Wednesday, September 17, 2008

Tabi's Story

Tabi is the contributing editor for Surrogacy (Intended Parent). She writes and posts images at The ART of Being Infertile.

My misfit uterus has settled down on the ultimate island of misfits -- Manhattan. Just like those misfit toys in the Rudolf movie, New Yorkers are not standard-issue. Like others I have found here, I've never felt like I work exactly as the instructions say. I never really took a straight path with my career. I struggled through my 20s to find a life partner and finally found one at 33, and now I battle infertility. But instead of returning us to the manufacturers, we can find refuge on an island that accepts us for who we are. There is some comfort in knowing that you can find ample amounts of women in NYC who marry later in life, who have kids later in life, or choose never to marry or have children. Everyone seems to have a red honker guiding their own sleigh to where we want to be. It's not to say that my battles with infertility have not made me want to shout on every rooftop,"Why me and nobody else!!" But at the very least, New York City is a lover of misfit-hood. It's not a surprise I live here.

But the blogsphere has opened up a whole other kind of home. There is a tremendous healing in knowing people's silent battles are being heard. My trials with infertility began in 2006 when we decided to try to start a family. I was turning 35 and feeling a little on edge about getting pregnant but decided to dive in and try. I didn't know how much drowning would be involved. After a year of trying naturally we began fertility treatments. Several IUI/Clomid cycles later, we decided in 2007 to opt for the big guns and try IVF. Nothing can compare to the joy we felt with a positive beta. Nothing. But as you can imagine what a high that was, you can imagine how far I fell when we discovered it was ectopic. After a long torturous recovery, we tried another IVF and to our relief I got pregnant again in my uterus, my misfit uterus! But this was not going to be the fairy tale we hoped for. I miscarried at 7 weeks right in the middle of Thanksgiving dinner. Yup, thanks for nothing. I began blogging after this loss as I felt like writing would be the only way to get this anguish out. People all around me were progressing with work and popping out babies and living normal lives while I felt in total isolation. Just me and my best friend the internet. So I decided I wanted to write and I wanted to visually capture some of these emotions and experiences that were happening to me. So my blog, The Art of Being Infertile, is my canvas (writing, photography, video, graphics, craft) and a way to find community.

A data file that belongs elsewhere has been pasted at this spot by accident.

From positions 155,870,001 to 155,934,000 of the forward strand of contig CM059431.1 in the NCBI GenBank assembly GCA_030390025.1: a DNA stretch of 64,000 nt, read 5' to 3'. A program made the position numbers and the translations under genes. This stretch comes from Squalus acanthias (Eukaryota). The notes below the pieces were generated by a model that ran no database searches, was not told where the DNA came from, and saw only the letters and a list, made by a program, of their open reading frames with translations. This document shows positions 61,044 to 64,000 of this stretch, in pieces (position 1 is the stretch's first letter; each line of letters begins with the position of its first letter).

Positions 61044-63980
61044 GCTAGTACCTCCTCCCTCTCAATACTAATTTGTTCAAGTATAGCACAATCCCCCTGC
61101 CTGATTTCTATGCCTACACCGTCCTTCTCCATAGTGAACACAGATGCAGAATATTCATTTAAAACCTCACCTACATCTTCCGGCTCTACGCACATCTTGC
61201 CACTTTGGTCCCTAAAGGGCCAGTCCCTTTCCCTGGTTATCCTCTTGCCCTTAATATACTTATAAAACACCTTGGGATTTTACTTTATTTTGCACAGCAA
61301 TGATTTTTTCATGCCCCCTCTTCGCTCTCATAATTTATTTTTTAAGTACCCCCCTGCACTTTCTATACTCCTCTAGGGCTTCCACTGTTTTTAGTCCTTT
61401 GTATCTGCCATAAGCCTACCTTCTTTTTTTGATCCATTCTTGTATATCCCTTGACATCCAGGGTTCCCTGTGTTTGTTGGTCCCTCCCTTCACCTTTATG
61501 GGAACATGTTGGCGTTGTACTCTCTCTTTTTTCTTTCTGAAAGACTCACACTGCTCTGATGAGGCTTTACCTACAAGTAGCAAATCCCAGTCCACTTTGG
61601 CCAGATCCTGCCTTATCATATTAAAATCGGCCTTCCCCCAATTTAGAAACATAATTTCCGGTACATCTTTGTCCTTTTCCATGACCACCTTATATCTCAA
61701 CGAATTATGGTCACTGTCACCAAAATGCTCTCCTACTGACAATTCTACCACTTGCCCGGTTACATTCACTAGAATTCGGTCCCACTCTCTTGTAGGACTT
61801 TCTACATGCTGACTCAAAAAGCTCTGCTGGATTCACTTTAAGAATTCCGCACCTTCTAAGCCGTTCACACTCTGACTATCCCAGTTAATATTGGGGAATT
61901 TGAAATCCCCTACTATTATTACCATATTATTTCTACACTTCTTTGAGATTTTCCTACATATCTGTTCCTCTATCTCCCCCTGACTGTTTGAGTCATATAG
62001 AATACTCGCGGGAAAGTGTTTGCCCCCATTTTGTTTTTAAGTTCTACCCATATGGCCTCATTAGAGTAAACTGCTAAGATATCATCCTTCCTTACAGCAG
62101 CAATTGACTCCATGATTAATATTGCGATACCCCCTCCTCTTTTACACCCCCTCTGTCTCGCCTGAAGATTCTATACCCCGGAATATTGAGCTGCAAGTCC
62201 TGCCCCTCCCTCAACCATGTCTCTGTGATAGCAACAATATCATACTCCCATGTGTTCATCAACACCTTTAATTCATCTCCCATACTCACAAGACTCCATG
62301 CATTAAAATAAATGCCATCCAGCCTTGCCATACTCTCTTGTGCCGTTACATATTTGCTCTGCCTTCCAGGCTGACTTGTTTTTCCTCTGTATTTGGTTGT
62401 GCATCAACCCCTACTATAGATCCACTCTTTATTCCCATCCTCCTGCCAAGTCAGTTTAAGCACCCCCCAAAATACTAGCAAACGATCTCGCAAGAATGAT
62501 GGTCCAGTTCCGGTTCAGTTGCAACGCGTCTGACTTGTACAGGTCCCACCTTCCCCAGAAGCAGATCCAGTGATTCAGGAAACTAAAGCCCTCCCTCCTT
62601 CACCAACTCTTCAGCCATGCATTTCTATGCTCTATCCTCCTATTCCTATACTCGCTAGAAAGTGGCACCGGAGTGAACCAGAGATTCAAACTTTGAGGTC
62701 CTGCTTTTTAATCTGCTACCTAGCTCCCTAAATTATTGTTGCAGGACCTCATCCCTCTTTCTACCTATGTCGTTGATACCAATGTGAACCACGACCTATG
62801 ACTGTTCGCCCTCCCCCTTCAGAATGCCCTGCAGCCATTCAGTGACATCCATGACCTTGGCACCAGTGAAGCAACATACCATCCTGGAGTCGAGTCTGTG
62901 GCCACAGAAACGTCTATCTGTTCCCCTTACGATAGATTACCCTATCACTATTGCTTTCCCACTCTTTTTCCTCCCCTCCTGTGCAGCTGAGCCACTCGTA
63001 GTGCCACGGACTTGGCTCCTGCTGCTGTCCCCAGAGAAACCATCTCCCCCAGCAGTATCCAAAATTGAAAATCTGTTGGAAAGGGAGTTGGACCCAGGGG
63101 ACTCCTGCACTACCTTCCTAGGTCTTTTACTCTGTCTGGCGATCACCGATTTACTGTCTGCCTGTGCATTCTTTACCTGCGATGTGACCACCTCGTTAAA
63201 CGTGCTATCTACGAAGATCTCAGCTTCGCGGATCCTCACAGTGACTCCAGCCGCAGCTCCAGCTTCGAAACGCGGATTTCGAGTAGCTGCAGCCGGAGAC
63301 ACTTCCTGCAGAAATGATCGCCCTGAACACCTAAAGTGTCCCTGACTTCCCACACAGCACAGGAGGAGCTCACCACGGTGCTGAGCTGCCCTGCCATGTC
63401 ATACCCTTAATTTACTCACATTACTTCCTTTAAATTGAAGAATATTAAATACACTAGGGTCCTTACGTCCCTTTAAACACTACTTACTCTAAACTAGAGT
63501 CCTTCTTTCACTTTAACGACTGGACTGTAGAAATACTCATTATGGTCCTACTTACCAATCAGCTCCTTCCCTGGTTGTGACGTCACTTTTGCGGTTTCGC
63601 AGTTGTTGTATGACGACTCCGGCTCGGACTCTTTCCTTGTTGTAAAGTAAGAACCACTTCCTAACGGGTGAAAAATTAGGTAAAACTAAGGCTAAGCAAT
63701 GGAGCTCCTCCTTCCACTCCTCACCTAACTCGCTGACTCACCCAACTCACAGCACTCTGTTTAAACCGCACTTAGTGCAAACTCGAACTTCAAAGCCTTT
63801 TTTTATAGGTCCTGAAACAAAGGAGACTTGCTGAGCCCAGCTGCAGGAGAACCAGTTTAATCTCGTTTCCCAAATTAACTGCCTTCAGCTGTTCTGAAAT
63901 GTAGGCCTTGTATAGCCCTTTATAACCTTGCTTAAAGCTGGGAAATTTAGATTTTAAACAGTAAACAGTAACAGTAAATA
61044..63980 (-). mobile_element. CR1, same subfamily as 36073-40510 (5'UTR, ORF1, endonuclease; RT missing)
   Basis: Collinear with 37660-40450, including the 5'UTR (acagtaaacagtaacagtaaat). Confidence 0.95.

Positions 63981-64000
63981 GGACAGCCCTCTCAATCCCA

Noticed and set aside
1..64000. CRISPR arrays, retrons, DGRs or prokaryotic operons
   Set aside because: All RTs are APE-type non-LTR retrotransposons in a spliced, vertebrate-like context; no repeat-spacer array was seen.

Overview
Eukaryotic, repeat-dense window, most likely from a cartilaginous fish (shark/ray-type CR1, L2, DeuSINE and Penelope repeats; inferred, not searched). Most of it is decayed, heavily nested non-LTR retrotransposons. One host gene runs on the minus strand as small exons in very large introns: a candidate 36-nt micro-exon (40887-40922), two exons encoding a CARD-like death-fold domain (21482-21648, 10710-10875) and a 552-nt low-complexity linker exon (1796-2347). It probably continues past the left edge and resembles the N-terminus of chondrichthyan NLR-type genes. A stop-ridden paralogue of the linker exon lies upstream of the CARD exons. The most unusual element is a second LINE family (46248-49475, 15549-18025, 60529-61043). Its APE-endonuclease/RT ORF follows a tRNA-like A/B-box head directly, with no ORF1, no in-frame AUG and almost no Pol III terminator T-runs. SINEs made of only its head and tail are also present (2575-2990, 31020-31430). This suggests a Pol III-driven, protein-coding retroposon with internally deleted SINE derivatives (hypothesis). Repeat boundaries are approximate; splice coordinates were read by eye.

In 2008, I chronicled my third IVF and all the hopes that went with it. But we learned that lightening can strike twice. I got a 2nd ectopic (this time in the opposite tube) and had to get surgery to remove the pregnancy. Now 3 losses and many tears later, I start a new road as an intended parent in hopes that surrogacy might be our answer. Blogging really came as a big relief for me through all of this and will continue to be as I move forward. I am just beginning my road to surrogacy and like all other obstacles I have already plowed through, somehow you adjust to the ebb and flow of this insanity. As I stated on my very first blog post, "I have come to see that even though there is clearly an art to getting pregnant - scientifically, philosophically, and divinely - there is the other side of the coin. After my multiple IVFs and pregnancy losses, after countless wrestling matches with anger and despair, after blowing a kiss good-bye to my notions of fairness and yet still showing up for my doctor appointments, after somehow retaining some sense of dignity after countless indignities, I have never more strongly believed that there is truly an art to being infertile."

2 comments:

SeaStar said...

There is so much power in the honest sharing of journeys - indeed an art. Thank you for posting your story here, and hopes that surrogacy is your path to parenthood. Your line about waving good bye to fairness and still showing up for your doctor's appointments rings very true for me. It seems core to the art of not just infertility but living in an uncertain world.

luna said...

tabi, I've always loved the creativity and honesty that flows from your blog. thanks for sharing your story here.